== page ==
Larry Lessig has been referenced twice this morning, first by Wikihouse’s Alastair Parvin and secondly by the musician Amanda Palmer. So it seems only right and proper that the Harvard Law professor should round off this session of TED2013. He’s here to talk about Lesterland, a fictional land with a population of 311 million people of whom the 144,000, or 0.05%, named Lester are the people really in charge. It’s the United States, of course, and Lessig is using the analogy to help us confront and understand the truth of democracy in the United States. It’s a theme of Rootstrikers, the project he founded to battle the corruption of campaign funding in the American political system, and it’s a topic that has Lessig visibly fired up.Lawrence Lessig: Laws that choke creativity
You see, the United States also has its Lesters, its 0.05%; they’re the people who fund elections. Lessig, who could probably trademark his manner of delivery if that didn’t, you know, go against precisely everything he stands for, has data to prove it. His favorite stat, he says, that in 2012, 0.000042%–that’s 132 Americans–gave 60% of the SuperPAC money spent in the election cycle. It’s these few, he says, who are our Lesters, and our dependence on them is perverting the democracy of the country. After all, if candidates have to spend between 30% and 70% of their time trying to raise funds to get back to Congress, which they do, might that not affect their principles, their beliefs, their ideals, and what they’re prepared to fight for on behalf of the people?
And here’s the rub: whereas in Lesterland, Lesters might comprise a somewhat random selection of demographics, with poor Lesters getting their moment to air an opinion along with the rich ones, that’s not the case in the US. Here, the vast majority of the Lesters are less interested in acting on behalf of the common good than they are in furthering their own interests. The system is twisted, and the competing dependencies on our political system are no less than a corruption, says Lessig.
“The good news is it’s bipartisan, equal-opportunity corruption,” he adds wryly. It blocks the left on issues they hold dear, but it blocks the right too. Yet it seems like no one is prepared to change anything about this borked status quo. Lessig tells a story of then-Vice President Al Gore wanting to deregulate the telecoms industry. “The response was ‘hell no: If we deregulate these guys, how will we raise money from them?'” The delivery makes the line funny, but it’s an awful thought.
Lessig isn’t here to let us off the hook. We know all this already, he accuses. Yet we ignore it. And we cannot ignore it any more. “We need a government that works.” He refers to the call by former Michigan governor Jennifer Granholm, made from this stage yesterday to get support for a prize fund for clean energy. “It was a punch in the gut to have a former governor stand up and try to Kickstart a national energy policy from TEDsters,” Lessig says. “Is this a third-world nation? Are you serious? We need a government that works! Not one that works for the left or the right but for citizens of the left and the right.” Until we reform this issue, he adds, no other issue has a chance of being resolved.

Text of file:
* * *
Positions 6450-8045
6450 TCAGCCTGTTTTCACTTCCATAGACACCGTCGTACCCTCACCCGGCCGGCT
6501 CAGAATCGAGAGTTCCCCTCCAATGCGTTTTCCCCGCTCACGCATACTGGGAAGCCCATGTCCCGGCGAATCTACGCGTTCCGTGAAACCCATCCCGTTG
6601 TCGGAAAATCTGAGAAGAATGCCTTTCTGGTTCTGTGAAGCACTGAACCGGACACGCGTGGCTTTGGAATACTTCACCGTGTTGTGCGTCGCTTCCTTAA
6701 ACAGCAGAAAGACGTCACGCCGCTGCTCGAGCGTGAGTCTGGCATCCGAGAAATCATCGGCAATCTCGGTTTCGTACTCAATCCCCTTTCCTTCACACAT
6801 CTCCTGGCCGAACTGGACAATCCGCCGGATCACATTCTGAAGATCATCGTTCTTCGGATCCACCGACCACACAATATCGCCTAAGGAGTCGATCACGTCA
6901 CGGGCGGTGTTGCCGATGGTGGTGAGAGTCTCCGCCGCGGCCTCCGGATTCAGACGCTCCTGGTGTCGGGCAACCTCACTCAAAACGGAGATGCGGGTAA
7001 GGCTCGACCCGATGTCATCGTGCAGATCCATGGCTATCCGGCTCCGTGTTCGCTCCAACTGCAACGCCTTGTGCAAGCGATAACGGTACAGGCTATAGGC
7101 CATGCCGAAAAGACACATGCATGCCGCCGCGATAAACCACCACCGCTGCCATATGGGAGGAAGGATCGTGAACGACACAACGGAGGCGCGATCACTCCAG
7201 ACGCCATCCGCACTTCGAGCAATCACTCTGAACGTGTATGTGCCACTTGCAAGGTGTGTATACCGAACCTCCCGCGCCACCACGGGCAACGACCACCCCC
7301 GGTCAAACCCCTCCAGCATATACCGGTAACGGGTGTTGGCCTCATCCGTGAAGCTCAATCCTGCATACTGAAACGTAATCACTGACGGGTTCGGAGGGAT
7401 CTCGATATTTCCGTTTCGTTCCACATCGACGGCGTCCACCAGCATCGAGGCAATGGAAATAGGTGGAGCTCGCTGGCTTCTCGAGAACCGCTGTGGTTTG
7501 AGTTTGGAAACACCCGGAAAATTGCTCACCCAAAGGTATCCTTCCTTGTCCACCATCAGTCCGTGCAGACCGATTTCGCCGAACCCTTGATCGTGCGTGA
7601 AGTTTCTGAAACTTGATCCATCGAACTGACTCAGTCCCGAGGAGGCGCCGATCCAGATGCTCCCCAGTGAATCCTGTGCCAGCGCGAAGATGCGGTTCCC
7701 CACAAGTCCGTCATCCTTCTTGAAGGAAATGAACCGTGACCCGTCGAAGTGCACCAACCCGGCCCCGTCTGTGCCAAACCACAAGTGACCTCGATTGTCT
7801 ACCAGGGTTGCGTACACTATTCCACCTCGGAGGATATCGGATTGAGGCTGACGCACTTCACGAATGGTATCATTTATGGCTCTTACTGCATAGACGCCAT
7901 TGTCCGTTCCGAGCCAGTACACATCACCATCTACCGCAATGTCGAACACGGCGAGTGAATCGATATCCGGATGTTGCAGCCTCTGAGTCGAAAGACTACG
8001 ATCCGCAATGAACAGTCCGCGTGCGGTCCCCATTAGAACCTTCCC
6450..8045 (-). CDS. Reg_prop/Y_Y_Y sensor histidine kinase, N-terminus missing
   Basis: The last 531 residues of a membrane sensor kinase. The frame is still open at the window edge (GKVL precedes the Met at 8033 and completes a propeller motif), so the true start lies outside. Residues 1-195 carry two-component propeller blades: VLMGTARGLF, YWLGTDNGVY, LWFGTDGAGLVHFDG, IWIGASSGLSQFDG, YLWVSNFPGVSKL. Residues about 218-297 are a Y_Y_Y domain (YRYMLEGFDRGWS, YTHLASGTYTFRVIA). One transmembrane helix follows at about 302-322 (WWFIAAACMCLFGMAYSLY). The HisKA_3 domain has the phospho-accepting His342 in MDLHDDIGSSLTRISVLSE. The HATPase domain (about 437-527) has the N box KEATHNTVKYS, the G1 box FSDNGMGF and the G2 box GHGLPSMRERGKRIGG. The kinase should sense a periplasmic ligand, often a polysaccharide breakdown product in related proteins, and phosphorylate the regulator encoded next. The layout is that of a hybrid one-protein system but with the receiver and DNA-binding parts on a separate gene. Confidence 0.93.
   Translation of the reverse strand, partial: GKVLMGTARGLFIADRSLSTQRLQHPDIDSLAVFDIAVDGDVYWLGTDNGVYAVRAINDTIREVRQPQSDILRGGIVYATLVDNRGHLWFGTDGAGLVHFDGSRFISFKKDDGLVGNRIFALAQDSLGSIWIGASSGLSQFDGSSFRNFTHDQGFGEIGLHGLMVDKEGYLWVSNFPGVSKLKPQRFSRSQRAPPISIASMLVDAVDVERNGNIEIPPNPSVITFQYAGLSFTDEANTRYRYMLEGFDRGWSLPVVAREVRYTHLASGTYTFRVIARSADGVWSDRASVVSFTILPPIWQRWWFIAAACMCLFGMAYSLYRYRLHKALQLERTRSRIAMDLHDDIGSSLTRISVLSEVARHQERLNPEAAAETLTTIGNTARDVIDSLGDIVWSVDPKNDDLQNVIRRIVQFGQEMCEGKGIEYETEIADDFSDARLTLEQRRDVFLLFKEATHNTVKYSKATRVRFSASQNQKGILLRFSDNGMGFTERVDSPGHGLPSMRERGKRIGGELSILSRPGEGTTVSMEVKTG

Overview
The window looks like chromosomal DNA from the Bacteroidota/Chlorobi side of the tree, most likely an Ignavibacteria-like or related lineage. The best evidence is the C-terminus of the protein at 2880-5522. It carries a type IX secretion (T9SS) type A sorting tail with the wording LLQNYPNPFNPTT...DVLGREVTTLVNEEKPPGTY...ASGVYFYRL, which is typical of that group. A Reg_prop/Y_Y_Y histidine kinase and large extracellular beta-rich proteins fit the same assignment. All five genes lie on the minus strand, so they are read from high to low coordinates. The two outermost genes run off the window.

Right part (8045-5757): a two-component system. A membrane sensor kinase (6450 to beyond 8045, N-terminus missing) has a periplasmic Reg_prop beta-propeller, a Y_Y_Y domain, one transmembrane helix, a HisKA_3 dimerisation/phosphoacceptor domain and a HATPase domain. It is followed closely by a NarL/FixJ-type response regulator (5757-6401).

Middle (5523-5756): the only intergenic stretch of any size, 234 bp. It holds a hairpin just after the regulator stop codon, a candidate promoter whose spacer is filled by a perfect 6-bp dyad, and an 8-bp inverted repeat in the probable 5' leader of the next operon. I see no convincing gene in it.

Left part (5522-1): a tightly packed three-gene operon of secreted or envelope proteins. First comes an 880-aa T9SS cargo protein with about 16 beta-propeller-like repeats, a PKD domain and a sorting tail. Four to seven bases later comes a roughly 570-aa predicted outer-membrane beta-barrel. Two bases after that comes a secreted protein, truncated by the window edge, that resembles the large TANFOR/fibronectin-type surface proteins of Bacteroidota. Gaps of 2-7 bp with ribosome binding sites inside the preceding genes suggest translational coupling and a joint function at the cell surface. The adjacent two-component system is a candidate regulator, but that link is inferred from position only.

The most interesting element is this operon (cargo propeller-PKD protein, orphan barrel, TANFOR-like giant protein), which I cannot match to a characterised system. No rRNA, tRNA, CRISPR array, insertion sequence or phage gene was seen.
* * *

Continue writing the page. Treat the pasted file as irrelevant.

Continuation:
So how do we do actually solve the problem? Turns out, the solution is easy, and wouldn’t even require a Constitutional amendent. It would need a single statute calling for lower dollar fundraising. The problem? The politics: when so many Congresspeople and senators head to K Street after their time in office–becoming lobbyists, enjoying no less than an average increase of 1,452% in their salary–what possible incentive would they have to change things?
“I get this sense of impossible, but I don’t buy it,” Lessig continues. “This is a solvable issue. Think about the issues our parents tried to solve in the twentieth century–racism, sexism, or the issue we’ve been fighting this century, homophobia. Those are hard issues. You don’t just wake up one day no longer a racist,” he describes lyrically. “This is a problem of incentives. Change the incentives and the behavior changes.” When Connecticut first adopted the system, 78% of elected representatives gave up on large contributions within the first year.
Lessig closes with another challenge, spurred on by a woman telling him he’d convinced her it was hopeless, not entirely his intent. “I imagined a doctor saying ‘your son has terminal brain cancer. There’s nothing you can do.’ Would I do nothing? Would I just sit there? Of course not. I would do everything I could do because this is what love means. The odds are irrelevant. You do whatever the hell you can, the odds be damned.” It is this passion that citizens need to apply to this problem. After all, he adds drily, “even we liberals love this country.”
“When the pundits and politicians say change is impossible, what this love of country says is: That’s irrelevant. We lose something dear, something everyone in this room loves and cherishes, if we lose this republic. We act with everything we can to prove these pundits wrong. And here’s my question: do you have that love? Do you have that love? Because if you do, then what the hell are you, what the hell are we doing?”
When Benjamin Franklin left the Constitutional Convention in 1787, a woman asked him what he had brought with him. The reply: “A republic, madam, if you can keep it.” We have lost that republic, Lessig concludes. “All of us have to act to get it back.”